I’ve also been considering starting a daily reading practice. As a (book) reader, I took January off. I’ve read blogs, internet news, written (epic) emails and small stones, tried to settle back into the scattered routine of my home temple, and largely left books alone. (Except for Milan Kundera, The Unbearable Lightness of Being.) Unlike school, where I could rely on good chunks of time—an hour here, two hours there—for reading, when I’m at home things get choppier. Sit down, the phone rings. Grab a cup of coffee, settle down at my desk; someone comes to the door. Get through my usual study warm-up routine, and already it’s time to do the mid-day rice offering. I’m still trying to gear up to crack some of the heavier-weight books I have on my shelf despite my difficulty finding a rhythm with the work here, but one thing I thought I could do was to read “small stones.” If writing small stones works even when busy, then reading in a similar manner might as well.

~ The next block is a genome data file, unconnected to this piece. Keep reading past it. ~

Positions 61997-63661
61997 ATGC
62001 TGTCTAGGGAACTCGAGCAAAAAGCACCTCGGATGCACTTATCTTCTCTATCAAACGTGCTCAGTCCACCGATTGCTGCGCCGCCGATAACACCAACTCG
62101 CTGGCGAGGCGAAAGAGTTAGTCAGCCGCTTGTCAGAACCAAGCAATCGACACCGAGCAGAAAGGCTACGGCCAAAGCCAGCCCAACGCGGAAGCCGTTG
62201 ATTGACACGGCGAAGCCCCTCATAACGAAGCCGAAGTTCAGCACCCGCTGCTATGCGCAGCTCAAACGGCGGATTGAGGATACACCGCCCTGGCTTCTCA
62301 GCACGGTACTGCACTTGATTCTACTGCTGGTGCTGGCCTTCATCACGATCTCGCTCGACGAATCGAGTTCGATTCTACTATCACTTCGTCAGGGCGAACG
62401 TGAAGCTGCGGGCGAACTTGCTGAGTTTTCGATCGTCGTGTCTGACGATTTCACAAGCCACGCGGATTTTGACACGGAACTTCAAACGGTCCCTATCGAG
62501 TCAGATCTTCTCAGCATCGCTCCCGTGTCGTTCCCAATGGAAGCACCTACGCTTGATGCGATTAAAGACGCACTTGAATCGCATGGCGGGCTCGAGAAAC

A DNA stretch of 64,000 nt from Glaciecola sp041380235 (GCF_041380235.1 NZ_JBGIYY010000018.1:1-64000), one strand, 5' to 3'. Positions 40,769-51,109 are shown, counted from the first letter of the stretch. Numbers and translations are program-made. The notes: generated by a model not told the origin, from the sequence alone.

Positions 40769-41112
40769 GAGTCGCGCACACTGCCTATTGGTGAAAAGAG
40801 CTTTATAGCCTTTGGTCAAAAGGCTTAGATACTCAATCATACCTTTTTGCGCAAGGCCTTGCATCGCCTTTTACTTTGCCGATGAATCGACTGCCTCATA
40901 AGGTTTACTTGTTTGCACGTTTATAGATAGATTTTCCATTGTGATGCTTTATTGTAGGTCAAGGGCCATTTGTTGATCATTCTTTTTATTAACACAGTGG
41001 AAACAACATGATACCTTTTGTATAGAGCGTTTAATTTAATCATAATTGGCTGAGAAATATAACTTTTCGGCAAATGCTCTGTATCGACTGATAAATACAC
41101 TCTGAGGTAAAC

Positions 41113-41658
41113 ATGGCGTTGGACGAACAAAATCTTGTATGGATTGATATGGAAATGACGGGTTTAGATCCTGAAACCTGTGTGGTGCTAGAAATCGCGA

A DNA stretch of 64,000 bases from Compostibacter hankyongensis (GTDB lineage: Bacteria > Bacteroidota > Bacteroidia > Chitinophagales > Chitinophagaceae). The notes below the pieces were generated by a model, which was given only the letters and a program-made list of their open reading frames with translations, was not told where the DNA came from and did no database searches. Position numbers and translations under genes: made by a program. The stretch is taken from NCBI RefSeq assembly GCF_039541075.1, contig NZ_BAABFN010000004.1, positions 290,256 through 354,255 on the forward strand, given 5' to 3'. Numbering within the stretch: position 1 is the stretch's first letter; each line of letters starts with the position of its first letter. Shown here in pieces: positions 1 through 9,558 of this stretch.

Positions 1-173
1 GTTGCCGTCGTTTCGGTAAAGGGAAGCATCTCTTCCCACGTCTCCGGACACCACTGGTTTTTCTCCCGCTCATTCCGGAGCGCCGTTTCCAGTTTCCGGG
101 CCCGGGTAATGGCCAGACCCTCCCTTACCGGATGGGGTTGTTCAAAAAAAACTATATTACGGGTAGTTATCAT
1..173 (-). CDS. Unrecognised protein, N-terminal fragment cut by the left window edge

Reading in “small stone” amounts obviously lends itself well to one format: poetry. And while I do want to read more poetry off my bookshelf this year, what I was thinking with this small stone reading exercise was more along the lines of selecting one of the cycles of religious or spiritually-oriented poems I’ve been wanting to read in their entirety: the Psalms, the Hundred Thousand Songs of Milarepa, the complete poems of Cold Mountain (Han Shan), the Poems of the Masters (千家時), or the Sayings of the Desert Fathers and Mothers. Any of these, I think, would be great to read, one poem or, in the case of the Sayings, one selection a day; and each day post a response of some kind here. Most likely in words, although if I can get out ranging with the camera, then images would constitute some of the responses. The point is to continue with the momentum I built up in 2011 as a reader and also make sure my reading is responsive, a deliberate, attentive, and creative engagement of a text. Another reason I think that working with small portions of a larger work will be a good practice for 2012 is because I’ll be traveling for months at a time for much of the year; for the summer, I’ll be in an intensive language course that will leave little room for weighty tomes. Having something both portable and manageable, in terms of daily reading, is a priority.